Plus, PEOPLE's critic sounds off on The Wind Rises and Elaine Stritch: Shoot Me
As a CIA agent, Kevin Costner aims for a box-office bull’s-eye in 3 Days to Kill. But is the espionage thriller right on target?
Plus: Animation visionary Hayao Miyazaki unveils his supposed swan song, The Wind Rises, and Elizabeth Olsen goes for literate, period prestige in In Secret.
Here’s what to see and what to skip in theaters this weekend.
3 Days to Kill
It wouldn’t be so egregious that 3 Days to Kill is six different movies in one, if any of them were actually decent. As it is, the spy/action/terminal-illness/coming-of-age/cultural-exchange/family dramedy is such a misguided mess that not only does it fail to get where it’s going, I can’t even tell you where it’s coming from.
CIA agent Ethan Renner (Kevin Costner) is a capable clean-up man, until he’s diagnosed with terminal brain cancer shortly after a mission goes south. He packs it in for Paris, where his estranged wife, Christine (Connie Nielsen), lives with their daughter, Zoey (Hailee Steinfeld). Since there’s a family of squatters living in his apartment, Renner bunks with his own clan, taking care of his daughter while Christine is on a business trip.
The wrinkle arrives in the slinky form of fellow agent Vivi (Amber Heard). The preposterously overbearing femme fatale has a proposition for Renner: She’ll provide him with a super-secret miracle cure for his cancer – if he’ll take care of a bad guy known as the Wolf (Richard Sammel). Don’t bother asking why the CIA suddenly thinks that now Renner is worth saving, since the answer doesn’t begin to make sense. The key here is that the cure has a nasty side effect, causing Renner to hallucinate then collapse whenever his heart rate rises. This proves most inconvenient for him at times that are all too convenient for the movie.
It doesn’t help Renner or the audience that while he’s on a convoluted hunt for the Wolf, the increasingly annoying Zoey runs wild, shrieking over nonsense, sneaking out to clubs and lying as a matter of course. Renner tries to cram in daddy-daughter growth moments between kills, at one point taking his kid for a sweet afternoon outing, while a man he’s tortured lies stashed in the trunk. The scene is meant to be funny, but it’s merely absurd.
Even ignoring the most egregious material, there isn’t much redeeming value in 3 Days to Kill, with action sequences we’ve all seen before, jokes that almost never land and even Costner looking like he’s had better days on a film set. He’s certainly had better moments onscreen.
Orphaned Thérèse (Elizabeth Olsen) is trapped in a dismal marriage to her sickly cousin Camille (Harry Potter‘s Tom Felton) when she meets his libidinous childhood friend Laurent (Oscar Isaac). Naturally, an affair develops. What happens next, though, is most unnatural, with the lovers plotting a monstrous crime.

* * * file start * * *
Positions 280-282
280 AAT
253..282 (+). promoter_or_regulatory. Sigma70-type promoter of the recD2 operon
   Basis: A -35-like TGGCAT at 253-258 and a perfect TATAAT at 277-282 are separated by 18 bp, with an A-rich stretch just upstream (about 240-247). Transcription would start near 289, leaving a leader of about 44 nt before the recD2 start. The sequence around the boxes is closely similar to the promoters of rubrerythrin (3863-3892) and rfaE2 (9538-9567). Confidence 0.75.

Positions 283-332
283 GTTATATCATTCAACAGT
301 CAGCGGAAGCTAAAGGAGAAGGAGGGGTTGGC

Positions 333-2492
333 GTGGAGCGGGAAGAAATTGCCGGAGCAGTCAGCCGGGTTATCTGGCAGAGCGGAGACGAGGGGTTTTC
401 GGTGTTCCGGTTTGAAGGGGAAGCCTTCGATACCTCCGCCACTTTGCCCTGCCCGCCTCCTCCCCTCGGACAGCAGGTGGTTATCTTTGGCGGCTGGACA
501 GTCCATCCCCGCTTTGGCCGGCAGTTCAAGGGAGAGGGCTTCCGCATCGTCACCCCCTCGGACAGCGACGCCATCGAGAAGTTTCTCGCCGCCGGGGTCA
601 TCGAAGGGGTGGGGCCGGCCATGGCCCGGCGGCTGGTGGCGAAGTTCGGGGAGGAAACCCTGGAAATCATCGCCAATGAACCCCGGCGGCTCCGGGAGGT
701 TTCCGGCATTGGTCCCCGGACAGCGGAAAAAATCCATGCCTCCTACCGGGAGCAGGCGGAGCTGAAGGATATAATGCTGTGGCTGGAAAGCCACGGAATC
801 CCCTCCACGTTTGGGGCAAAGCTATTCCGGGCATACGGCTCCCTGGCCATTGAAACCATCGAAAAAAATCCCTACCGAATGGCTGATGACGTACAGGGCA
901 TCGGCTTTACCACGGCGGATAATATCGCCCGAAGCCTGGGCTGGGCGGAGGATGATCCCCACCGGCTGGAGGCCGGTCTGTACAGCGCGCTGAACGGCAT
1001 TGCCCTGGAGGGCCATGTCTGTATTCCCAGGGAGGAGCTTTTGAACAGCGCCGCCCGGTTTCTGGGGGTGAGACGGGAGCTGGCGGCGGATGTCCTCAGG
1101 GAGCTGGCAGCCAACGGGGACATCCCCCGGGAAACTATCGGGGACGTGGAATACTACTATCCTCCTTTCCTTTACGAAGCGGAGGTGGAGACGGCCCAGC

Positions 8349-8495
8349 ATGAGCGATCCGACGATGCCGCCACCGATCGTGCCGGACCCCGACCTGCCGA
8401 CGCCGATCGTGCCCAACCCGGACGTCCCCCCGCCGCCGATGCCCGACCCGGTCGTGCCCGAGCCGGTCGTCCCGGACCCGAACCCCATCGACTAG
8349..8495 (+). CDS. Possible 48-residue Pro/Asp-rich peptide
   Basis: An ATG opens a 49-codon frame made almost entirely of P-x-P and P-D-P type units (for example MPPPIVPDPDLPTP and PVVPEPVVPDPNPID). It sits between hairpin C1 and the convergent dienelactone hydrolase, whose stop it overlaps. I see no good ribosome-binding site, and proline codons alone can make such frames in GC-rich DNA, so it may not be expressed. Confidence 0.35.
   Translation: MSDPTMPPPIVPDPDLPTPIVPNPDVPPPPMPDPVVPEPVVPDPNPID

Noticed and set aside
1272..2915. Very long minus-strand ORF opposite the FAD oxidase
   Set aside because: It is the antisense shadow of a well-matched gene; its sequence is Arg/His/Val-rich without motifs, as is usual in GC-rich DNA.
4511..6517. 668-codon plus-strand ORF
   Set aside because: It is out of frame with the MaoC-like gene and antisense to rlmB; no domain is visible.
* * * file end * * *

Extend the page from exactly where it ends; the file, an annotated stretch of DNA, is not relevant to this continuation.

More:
In Secret, based on the Emile Zola novel Thérèse Raquin, promises heat and spice, but delivers a bland brew of period melodrama. Jessica Lange is engaging as Madame Raquin, Camille’s mother, but even she isn’t quite grasping and spiteful enough to give the film needed oomph. Still, the performances are solid, with Olsen and Isaac exploring both sides of passion as Thérèse and Laurent face their true selves. The film may not be the most moving literary adaptation of late, but it hits its marks.
The Wind Rises
Animation master Hayao Miyazaki (Spirited Away, Ponyo) delivers a loving portrait of real-life aeronautical engineer Jiro Horikoshi (Joseph Gordon-Levitt) in the English-language version of the Oscar-nominated film. Too near-sighted to become a pilot, Jiro grows up to design fighter planes during World War II while falling in love with the frail Nahoko (Emily Blunt). American audiences will find more humor in this version, with jokes tweaked a bit for our ears, while Miyazaki’s visual style remains as stunning as ever. Kids will likely find the subject matter too dry, but adults should absolutely check out The Wind Rises. The 73-year-old Miyazaki says the film will be his last.
Elaine Stritch: Shoot Me
Whether you know her as one of the grande dames of Broadway, as Jack Donaghy’s mother on 30 Rock, or even not at all, Elaine Stritch is hilarious, heartbreaking and wildly inspirational as she sets off to do a stage show on the eve of her 87th birthday in this remarkable documentary. (She’s 89 now.) Director Chiemi Karasawa follows Stritch as she struggles to remember the lyrics for a one-woman retrospective of Steven Sondheim songs while battling diabetes and facing the reality of aging.
A slew of celebrities from Tina Fey to James Gandolfini (to whom the film is dedicated) talk about their love of the ballsy broad, and even at their most affectionate they don’t pull punches, with Fey all but admitting that Stritch can be difficult. Their respect, though, is unwavering. If there’s a quibble, it’s that Karasawa never gets a sit-down with Sondheim, a hugely important presence in Stritch’s work. Still, Shoot Me is precisely as dishy, vulnerable and moving as a biographical doc ought to be.
Fantastic Mr. Fox
The Criterion Collection’s reissue of Wes Anderson’s phenomenal animated adaptation of Roald Dahl’s children’s book is a fan’s dream. The film is digitally remastered with plenty of extras, including animatics, video of the actors voicing the characters, and audio of Dahl himself reading his book. Go get it!